national environmental standards and
regulations enforcement agency (NESREA)

Text of the Media Briefing by The Director General of NESREA Prof. Aliu Jauro

August 25th, 2022 Posted In: Environmental Education, Uncategorized

The National Environmental Standards and Regulations Enforcement Agency (NESREA) is the foremost environmental enforcement Agency of the Federal Government of Nigeria saddled with the responsibility of enforcing all environmental laws, guidelines, policies, standards and regulations in Nigeria; prohibiting processes and the use of equipment or technology that undermine environmental quality; and also enforcing compliance with provisions of all International Environmental Agreements, Protocols, Conventions and Treaties to which Nigeria is signatory.
This is the mandate that Nigerians have given the Agency and which we are working tirelessly to carry out without fear or favour. It is in line with this mandate that I have invited you here this morning.
Recently, the Agency has been inundated with several complaints on the resurgence of the activities of artisanal miners in the area raising fears of degradation of the environment, destruction of farmlands and contamination of water sources especially the Osun River. It is important to note that such mining activities are not new in the area because Osun State sits on a schist belt that is richly endowed with mineral resources like gold, tourmaline, tantalite, topaz and other gemstones and which attracts the artisanal miners.
The Osun River is situated in Osun State and is a very important river in the South Western part of the country. Apart from the fact that it is a key source of water for humans, plants and animals within the area, this river is of interest internationally because it passes through the Osun Osogbo Sacred Groove which is designated as a UNESCO World Heritage Site. Indeed, the Osun River is reputed for its cultural, religious and economic significance.

In 2012, NESREA carried out sensitization workshops for artisanal miners drawn from different parts of the state, which was held in Ilesha, Osun State. The miners were enlightened on the effects of their activities on human health and the environment, and were also encouraged to carry out their activities in more environmentally sound manner. After the workshop, a total of three hundred (300) full kits of personal protective equipment were distributed to the miners.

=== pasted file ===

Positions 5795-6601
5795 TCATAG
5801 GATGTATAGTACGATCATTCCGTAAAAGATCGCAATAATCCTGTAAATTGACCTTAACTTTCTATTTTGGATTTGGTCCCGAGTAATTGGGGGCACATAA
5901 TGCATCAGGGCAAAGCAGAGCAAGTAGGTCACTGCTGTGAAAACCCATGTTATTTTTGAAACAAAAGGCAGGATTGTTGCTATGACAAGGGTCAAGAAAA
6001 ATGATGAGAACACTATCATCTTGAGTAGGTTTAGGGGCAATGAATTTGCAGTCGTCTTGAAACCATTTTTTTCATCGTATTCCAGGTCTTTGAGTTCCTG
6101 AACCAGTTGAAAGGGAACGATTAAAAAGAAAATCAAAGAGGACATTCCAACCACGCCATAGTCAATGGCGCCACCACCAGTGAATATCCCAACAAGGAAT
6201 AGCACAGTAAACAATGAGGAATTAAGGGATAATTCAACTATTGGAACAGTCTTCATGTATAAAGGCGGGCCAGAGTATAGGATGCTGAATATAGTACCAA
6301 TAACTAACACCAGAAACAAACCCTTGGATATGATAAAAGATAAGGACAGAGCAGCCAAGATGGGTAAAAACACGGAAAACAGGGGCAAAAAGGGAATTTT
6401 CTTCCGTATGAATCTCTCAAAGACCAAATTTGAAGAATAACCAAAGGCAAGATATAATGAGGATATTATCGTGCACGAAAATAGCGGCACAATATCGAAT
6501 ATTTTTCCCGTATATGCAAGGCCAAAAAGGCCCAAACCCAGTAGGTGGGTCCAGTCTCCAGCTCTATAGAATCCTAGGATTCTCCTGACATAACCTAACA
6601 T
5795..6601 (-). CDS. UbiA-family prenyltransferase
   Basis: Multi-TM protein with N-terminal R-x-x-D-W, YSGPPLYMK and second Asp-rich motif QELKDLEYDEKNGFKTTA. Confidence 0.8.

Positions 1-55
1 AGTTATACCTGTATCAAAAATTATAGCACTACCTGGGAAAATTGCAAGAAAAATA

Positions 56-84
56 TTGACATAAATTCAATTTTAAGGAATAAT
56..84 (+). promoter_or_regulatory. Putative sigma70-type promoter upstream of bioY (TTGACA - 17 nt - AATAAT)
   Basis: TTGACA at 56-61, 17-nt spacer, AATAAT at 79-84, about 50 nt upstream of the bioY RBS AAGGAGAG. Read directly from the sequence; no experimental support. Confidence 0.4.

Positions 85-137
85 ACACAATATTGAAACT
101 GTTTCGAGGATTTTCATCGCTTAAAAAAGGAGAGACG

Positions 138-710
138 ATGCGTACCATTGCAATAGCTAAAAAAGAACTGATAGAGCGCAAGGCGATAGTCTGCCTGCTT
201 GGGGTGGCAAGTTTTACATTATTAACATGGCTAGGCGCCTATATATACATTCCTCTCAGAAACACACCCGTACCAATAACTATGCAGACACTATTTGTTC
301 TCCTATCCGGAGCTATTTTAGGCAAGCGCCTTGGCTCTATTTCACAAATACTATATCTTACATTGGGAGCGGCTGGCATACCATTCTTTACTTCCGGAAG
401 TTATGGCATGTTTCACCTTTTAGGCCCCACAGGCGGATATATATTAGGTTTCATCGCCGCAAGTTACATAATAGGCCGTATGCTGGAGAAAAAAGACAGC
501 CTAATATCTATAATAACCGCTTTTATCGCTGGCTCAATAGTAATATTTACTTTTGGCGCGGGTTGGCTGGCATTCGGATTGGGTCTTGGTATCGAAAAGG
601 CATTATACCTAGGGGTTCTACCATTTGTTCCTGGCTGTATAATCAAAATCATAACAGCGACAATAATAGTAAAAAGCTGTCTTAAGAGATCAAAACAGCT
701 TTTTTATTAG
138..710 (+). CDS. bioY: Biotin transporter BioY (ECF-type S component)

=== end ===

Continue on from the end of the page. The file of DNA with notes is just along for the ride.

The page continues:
Following the recent reports, the Agency had intensified its compliance monitoring of the affected areas which revealed a large presence of Chinese miners, who with the aid of excavators and related equipment, mine and wash the minerals along or close to river courses. There was also high activity of artisanal miners who scavenge surface minerals at abandoned mine pits and wash them in nearby rivers, most of which flow into the Osun river. The river has become more turbid with reddish colouration from the disturbance of mining and washing into the river. This is worrisome since the cultural practices at the Osun Grove require contact with the water in the form drinking, bathing and people also use the water daily in their homes.
A full-fledged investigation has been launched and officers from the Headquarters and the South West Zonal Office have been in Osun State, collecting water and soil samples which have been taken for laboratory analysis to determine the level of pollution of these activities which will inform our enforcement decisions so as to protect the life of Nigerians affected by these activities.